Though it’s been over 50 years since humans first made it into space, space travel still astounds us. The “great beyond” has yet to be fully explored, but if history is any indication, then humanity is determined to see the entire universe. From firsthand accounts by astronauts who have been there, like Buzz Aldrin and Alan Shepherd, to detailed information about the behind the scenes staff who helped make space flight possible, these eight books will engross you in real tales about space travel.
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Return to Earth
Famous astronaut Buzz Aldrin needs no introduction: As a member of the Apollo 11 crew, he was one of the first two humans to land on the Moon and the second person to walk on it. In his memoir, Return to Earth, Aldrin details how the moon landing and gaining instant fame and recognition changed his life … not necessarily for the better.
Journalist Richard Tregaskis tells the story of the X-15, a hypersonic rocket-powered aircraft that served as the first crewed flight into outer space and still holds the world record for highest speed ever recorded by a crewed, powered aircraft at 4,520 miles per hour—set in 1967. The aircraft laid the foundation for missions to come, and in this thrilling read Tregaskis details everything from the breakthroughs in technology to disastrous onboard explosions.
Challenger: An American Tragedy
On January 28, 1986, just 73 seconds after launch, the Challenger spacecraft exploded—killing all seven crewmembers on board. Hugh Harris, the voice of missions control on that cold day at the Kennedy Space Center in Florida, writes about the tragic accident that halted the space program and changed the lives of so many forever.
Written by astronauts Alan Shepherd and Deke Slayton, in collaboration with NBC veteran space reporter Jay Barbree, Moon Shot tells the story of the golden years of the space exploration program. When the Soviet Union launched Sputnik I into space in 1957, the Space Race began. NASA initially recruited seven military test pilots to be a part of Mercury Seven, including Shepherd and Slayton, with the aim of launching a man into orbit. Moon Shot is the astronauts’ inside account of the exciting and dangerous leap into space.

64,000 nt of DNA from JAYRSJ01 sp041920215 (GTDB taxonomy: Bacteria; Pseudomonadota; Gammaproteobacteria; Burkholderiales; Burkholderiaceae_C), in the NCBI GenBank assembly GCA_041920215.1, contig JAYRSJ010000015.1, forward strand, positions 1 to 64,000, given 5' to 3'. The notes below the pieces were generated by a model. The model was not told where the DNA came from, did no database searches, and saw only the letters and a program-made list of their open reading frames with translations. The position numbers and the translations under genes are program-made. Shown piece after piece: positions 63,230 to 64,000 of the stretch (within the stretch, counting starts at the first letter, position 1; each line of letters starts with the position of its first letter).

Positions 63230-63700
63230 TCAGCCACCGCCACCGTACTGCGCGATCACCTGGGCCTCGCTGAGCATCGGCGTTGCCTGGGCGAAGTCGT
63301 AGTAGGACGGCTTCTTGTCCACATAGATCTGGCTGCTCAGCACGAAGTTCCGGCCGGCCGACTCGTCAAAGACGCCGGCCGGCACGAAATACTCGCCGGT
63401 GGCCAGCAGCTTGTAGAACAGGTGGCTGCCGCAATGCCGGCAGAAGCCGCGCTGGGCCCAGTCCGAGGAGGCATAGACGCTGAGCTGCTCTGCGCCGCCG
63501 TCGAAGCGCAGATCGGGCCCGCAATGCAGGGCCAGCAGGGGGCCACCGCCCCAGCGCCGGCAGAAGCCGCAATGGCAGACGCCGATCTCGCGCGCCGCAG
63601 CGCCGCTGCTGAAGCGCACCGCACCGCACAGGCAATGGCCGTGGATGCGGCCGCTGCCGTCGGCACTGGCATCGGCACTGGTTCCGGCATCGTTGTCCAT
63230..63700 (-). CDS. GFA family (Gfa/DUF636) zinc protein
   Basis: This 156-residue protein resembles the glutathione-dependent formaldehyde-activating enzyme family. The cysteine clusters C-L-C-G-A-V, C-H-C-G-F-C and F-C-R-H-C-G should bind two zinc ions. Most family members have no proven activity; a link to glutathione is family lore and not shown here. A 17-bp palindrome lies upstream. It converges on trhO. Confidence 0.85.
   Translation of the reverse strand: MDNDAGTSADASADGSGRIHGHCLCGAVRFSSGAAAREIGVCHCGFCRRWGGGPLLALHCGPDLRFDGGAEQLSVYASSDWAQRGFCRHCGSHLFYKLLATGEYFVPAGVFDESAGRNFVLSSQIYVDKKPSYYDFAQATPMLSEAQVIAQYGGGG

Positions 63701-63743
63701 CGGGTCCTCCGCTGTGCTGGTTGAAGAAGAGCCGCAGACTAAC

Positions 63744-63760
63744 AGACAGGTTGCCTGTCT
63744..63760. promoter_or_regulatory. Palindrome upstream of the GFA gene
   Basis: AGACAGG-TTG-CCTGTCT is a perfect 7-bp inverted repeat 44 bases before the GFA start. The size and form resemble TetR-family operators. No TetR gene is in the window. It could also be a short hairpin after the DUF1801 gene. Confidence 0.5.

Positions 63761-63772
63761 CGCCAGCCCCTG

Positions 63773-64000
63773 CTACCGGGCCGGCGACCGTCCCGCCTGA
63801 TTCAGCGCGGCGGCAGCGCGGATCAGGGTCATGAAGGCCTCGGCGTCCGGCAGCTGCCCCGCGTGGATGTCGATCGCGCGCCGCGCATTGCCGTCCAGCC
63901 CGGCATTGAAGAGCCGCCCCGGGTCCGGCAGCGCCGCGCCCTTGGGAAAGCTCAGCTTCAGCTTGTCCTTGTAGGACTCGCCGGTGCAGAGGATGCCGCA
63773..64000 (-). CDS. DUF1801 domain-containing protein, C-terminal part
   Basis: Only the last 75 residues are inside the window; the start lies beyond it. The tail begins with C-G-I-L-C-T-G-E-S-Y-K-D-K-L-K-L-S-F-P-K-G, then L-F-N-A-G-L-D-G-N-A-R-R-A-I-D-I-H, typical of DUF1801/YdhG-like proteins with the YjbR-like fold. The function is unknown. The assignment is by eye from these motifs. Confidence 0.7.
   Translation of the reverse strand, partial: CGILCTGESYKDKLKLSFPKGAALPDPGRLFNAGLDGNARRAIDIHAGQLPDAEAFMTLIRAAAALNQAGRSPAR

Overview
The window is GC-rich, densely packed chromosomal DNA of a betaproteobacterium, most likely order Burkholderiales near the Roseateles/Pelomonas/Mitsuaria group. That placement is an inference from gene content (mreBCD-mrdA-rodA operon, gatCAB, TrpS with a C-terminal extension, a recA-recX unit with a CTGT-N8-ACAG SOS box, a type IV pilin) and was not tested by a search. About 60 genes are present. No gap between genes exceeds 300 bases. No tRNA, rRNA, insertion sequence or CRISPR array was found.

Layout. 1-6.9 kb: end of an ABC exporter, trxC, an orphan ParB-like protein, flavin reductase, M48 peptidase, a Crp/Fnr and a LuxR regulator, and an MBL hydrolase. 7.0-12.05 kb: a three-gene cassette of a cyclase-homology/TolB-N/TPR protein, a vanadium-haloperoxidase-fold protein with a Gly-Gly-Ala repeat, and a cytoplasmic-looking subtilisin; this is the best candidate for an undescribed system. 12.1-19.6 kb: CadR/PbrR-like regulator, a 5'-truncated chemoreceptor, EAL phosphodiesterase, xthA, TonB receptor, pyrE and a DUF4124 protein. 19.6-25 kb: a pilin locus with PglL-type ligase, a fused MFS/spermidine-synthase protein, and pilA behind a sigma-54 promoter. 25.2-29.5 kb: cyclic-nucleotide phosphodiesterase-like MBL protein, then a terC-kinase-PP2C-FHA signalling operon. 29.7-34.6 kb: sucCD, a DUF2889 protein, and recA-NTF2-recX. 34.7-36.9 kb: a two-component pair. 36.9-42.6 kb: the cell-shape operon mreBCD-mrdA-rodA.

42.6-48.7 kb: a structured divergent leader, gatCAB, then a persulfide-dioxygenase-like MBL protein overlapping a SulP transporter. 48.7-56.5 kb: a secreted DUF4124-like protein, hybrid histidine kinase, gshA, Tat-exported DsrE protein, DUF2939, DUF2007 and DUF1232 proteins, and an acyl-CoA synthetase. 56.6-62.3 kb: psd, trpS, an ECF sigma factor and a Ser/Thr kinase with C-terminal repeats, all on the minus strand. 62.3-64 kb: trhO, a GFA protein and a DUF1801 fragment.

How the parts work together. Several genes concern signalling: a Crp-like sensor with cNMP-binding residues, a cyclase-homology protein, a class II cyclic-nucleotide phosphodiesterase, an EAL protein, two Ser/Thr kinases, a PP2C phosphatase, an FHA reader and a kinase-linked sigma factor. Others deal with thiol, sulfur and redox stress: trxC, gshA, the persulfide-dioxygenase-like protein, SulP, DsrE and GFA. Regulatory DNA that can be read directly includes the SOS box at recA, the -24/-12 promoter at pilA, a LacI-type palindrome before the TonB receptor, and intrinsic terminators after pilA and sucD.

Sally Ride: America's First Woman in Space
ABC reporter Lynn Sherr, who covered NASA as it became more inclusive of female astronauts, tells the story of Sally Ride—the astronaut who became the first American woman in space in 1983. Though Ride left NASA in 1987 after flying twice on the Orbiter Challenger, she served on the investigating panels of both the Challenger and Columbia disasters—citing NASA’s rush to meet deadlines as one of the factors behind the tragedies. Ride kept her personal life private; but with insights from her family and partner, this biography is full of detail about the life of a revolutionary woman.
Hidden Figures: The American Dream and the Untold Story of the Black Women Mathematicians Who Helped Win the Space Race
You’ve seen the Oscar-nominated film, but have you read the book? Margot Lee Shetterly’s biographical book about the Human Computers, including Katherine Johnson, Dorothy Vaughan, and Mary Jackson, uncovers a forgotten piece of important history. Prior to John Glenn orbiting Earth, these dedicated female mathematicians calculated the numbers used to launch rockets into space. Covering World War II, the Civil Rights Movement, and the Space Race, Hidden Figures offers enormous insight into the people behind the scenes that made space travel possible.
How to Make a Spaceship: A Band of Renegades, an Epic Race, and the Birth of Private Spaceflight
NASA isn’t involved in all space flights. This book tells the true story of Peter Diamandis, the man who initiated the privatization of space travel with the X Prize Foundation, which he founded in 1996—offering a $10 million prize to the first privately financed team that could build and fly a three-passenger vehicle into space twice in two weeks. Julian Guthrie recounts the true story of a new kind of space race, and the team that won.
An Astronaut’s Guide to Life on Earth: What Going to Space Taught Me About Ingenuity, Determination, and Being Prepared for Anything
Traveling through space isn’t as glamorous as movies make it out to be—it’s more than somersaulting through the anti-gravity corridors of your spacecraft. Retired astronaut Chris Hadfield was the first Canadian to walk in space, and has logged more than 4,000 hours there. Hadfield recounts lessons he’s learned, both in space and back on Earth, and his philosophy that regardless of what happens, it's important to enjoy every moment.
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Featured photo: NASA / Unsplash